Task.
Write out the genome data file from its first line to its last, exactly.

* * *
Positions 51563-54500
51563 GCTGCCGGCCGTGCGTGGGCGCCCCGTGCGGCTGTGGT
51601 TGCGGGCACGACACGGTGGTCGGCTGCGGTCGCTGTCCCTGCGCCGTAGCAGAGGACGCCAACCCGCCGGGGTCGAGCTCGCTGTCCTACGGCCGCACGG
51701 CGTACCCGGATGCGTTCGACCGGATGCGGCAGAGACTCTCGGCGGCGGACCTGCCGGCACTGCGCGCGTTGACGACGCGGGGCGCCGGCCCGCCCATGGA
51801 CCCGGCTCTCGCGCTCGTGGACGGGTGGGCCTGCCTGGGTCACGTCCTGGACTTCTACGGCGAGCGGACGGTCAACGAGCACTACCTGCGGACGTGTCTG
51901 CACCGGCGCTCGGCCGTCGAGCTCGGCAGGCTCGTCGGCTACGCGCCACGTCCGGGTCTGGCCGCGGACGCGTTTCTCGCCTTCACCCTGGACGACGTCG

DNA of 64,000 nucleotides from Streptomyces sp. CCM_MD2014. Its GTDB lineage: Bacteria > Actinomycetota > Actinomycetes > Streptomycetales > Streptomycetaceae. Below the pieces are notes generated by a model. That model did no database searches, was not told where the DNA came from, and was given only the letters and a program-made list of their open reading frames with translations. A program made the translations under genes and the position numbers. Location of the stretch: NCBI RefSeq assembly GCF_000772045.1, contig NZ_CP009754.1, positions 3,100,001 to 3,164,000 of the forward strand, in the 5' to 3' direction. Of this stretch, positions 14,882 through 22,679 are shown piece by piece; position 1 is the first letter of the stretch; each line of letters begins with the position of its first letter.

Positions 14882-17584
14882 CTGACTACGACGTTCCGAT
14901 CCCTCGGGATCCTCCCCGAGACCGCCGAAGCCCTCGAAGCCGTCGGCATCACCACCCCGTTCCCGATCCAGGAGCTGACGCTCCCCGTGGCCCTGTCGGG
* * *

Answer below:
Positions 51563-54500
51563 GCTGCCGGCCGTGCGTGGGCGCCCCGTGCGGCTGTGGT
51601 TGCGGGCACGACACGGTGGTCGGCTGCGGTCGCTGTCCCTGCGCCGTAGCAGAGGACGCCAACCCGCCGGGGTCGAGCTCGCTGTCCTACGGCCGCACGG
51701 CGTACCCGGATGCGTTCGACCGGATGCGGCAGAGACTCTCGGCGGCGGACCTGCCGGCACTGCGCGCGTTGACGACGCGGGGCGCCGGCCCGCCCATGGA
51801 CCCGGCTCTCGCGCTCGTGGACGGGTGGGCCTGCCTGGGTCACGTCCTGGACTTCTACGGCGAGCGGACGGTCAACGAGCACTACCTGCGGACGTGTCTG
51901 CACCGGCGCTCGGCCGTCGAGCTCGGCAGGCTCGTCGGCTACGCGCCACGTCCGGGTCTGGCCGCGGACGCGTTTCTCGCCTTCACCCTGGACGACGTCG

DNA of 64,000 nucleotides from Streptomyces sp. CCM_MD2014. Its GTDB lineage: Bacteria > Actinomycetota > Actinomycetes > Streptomycetales > Streptomycetaceae. Below the pieces are notes generated by a model. That model did no database searches, was not told where the DNA came from, and was given only the letters and a program-made list of their open reading frames with translations. A program made the translations under genes and the position numbers. Location of the stretch: NCBI RefSeq assembly GCF_000772045.1, contig NZ_CP009754.1, positions 3,100,001 to 3,164,000 of the forward strand, in the 5' to 3' direction. Of this stretch, positions 14,882 through 22,679 are shown piece by piece; position 1 is the first letter of the stretch; each line of letters begins with the position of its first letter.

Positions 14882-17584
14882 CTGACTACGACGTTCCGAT
14901 CCCTCGGGATCCTCCCCGAGACCGCCGAAGCCCTCGAAGCCGTCGGCATCACCACCCCGTTCCCGATCCAGGAGCTGACGCTCCCCGTGGCCCTGTCGGG